No blues as All Blacks fans hail men in green

Steven Hansen (Getty)
Steven Hansen (Getty)

Wellington - Rather than mourn the end of the All Blacks' world-record winning run Sunday, New Zealanders backed coach Steve Hansen's analysis that Ireland deserved their historic 40-29 victory in Chicago.

"The right side won... we're not going to make any excuses," Hansen declared as the New Zealand news media and callers to talk radio voiced agreement.

"Magnificent men in green: Ireland make history," trumpeted the New Zealand Herald.

"Sweet sporting history made," Fairfax New Zealand said on its website, highlighting that it was Ireland's first win over New Zealand after 29 Tests in 111 years.

In New Zealand, where rugby is almost a religion, Test losses usually cause national mourning and the more surprising the loss the bigger the hurt.

But with nearly one in five New Zealanders also claiming Irish ancestry, this time the usual despondency was replaced by a feeling that if any team deserved to beat the All Blacks, it was Ireland.

The loss put a full stop on the All Blacks' winning streak at 18, one more than the previous record which New Zealand shared with South Africa.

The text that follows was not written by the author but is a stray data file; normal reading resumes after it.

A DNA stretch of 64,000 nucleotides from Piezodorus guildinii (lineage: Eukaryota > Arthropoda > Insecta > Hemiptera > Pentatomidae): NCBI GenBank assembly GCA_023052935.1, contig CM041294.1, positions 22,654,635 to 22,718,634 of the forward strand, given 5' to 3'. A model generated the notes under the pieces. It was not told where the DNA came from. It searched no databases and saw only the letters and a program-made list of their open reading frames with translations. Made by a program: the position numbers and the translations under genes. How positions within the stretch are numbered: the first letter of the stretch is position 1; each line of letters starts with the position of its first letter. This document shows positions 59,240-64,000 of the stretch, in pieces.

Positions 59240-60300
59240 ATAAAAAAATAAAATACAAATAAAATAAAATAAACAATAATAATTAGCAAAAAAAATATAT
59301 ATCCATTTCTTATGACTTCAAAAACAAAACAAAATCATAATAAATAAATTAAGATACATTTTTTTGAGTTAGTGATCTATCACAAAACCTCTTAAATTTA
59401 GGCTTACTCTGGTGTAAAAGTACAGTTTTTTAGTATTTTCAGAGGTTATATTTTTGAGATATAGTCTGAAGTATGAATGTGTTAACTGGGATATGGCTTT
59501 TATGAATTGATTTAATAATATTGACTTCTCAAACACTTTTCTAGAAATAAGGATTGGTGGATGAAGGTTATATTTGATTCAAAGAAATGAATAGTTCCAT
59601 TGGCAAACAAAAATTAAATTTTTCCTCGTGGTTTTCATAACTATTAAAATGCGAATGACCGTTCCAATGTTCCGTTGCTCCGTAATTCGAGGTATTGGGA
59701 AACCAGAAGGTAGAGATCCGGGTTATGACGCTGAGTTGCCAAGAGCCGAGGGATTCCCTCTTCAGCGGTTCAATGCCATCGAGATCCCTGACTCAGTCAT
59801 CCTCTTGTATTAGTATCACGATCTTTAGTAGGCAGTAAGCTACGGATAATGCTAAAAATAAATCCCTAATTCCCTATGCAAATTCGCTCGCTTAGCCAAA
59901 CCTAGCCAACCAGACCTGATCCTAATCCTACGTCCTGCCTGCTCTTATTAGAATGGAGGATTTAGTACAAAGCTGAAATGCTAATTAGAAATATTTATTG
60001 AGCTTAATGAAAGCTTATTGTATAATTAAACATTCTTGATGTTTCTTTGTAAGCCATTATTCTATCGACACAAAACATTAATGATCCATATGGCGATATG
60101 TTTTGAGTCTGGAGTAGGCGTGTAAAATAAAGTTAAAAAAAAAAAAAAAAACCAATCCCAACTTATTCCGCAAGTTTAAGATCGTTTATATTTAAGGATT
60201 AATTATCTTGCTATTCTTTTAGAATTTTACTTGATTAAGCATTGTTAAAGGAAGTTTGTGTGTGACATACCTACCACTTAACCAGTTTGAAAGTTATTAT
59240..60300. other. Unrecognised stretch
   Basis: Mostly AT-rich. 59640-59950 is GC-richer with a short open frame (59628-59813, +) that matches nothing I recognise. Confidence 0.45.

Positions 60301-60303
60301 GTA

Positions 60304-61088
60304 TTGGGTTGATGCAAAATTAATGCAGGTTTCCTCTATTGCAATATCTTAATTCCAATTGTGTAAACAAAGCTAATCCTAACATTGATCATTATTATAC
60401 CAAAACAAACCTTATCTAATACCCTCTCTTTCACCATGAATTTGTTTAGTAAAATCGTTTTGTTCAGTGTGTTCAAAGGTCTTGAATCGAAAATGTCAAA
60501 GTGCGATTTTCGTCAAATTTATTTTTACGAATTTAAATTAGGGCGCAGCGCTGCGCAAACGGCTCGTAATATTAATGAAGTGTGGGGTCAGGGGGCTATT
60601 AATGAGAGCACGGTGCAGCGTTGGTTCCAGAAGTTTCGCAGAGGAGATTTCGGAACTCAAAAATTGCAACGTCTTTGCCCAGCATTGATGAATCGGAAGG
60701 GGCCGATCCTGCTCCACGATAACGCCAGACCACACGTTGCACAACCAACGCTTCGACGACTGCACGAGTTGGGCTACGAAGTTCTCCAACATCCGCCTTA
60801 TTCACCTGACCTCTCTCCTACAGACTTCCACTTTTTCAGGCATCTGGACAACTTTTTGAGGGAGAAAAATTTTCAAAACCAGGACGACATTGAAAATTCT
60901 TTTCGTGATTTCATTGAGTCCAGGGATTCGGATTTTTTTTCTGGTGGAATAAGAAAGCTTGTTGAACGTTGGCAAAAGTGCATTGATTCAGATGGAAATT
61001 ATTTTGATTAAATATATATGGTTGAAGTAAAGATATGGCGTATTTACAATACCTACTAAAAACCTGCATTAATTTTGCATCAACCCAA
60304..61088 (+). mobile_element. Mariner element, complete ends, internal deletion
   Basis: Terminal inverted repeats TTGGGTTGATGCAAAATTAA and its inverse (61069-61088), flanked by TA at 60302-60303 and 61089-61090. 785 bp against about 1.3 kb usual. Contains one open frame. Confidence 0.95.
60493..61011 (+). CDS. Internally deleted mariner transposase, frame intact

"It's our friends the Irish who broke the record. We kind of feel OK about it," Radio Sport host Tony Veitch said.

"In terms of rugby itself this is a brilliant result."

Jim Kayes, in an editorial for MediaWorks' Newshub, said it was right to celebrate Ireland's victory.

"Sometimes there is no disgrace in losing. And sometimes it is more important to celebrate success, even if it's the other team that's won," he said.

"Few, in fact only the most curmudgeonly, will deny Ireland their moment to savour, their day to remember."

Herald rugby writer Gregor Paul noted it has been a year of unfancied champions, with Leicester City triumphing in the English Premier League and the Chicago Cubs ending a 108-year drought to win Major League Baseball's World Series.

"The sporting gods obviously have a taste for this kind of feel good story and they smiled upon Ireland," he wrote.

Fairfax's Marc Hinton also picked up on the baseball similarity.

"Well, baseball, rugby will take your 108 years and raise you to 111. That's how long the men from the Emerald Isle have been waiting to secure their first ever victory over the All Blacks," he said.

World Cup-winning All Blacks winger Nehe Milner-Skudder, who has missed the 2016 internationals because of a shoulder injury, took the philosophical view that the loss was not the end for the top-ranked side.

"There's always next week," he told Sky TV, before adding: "You have to give it to Ireland -- they were outstanding today and deserved the game."

"They've done it," Radio New Zealand declared on its website while Television New Zealand said: "Staunch Irish break All Blacks 2016 winning streak"

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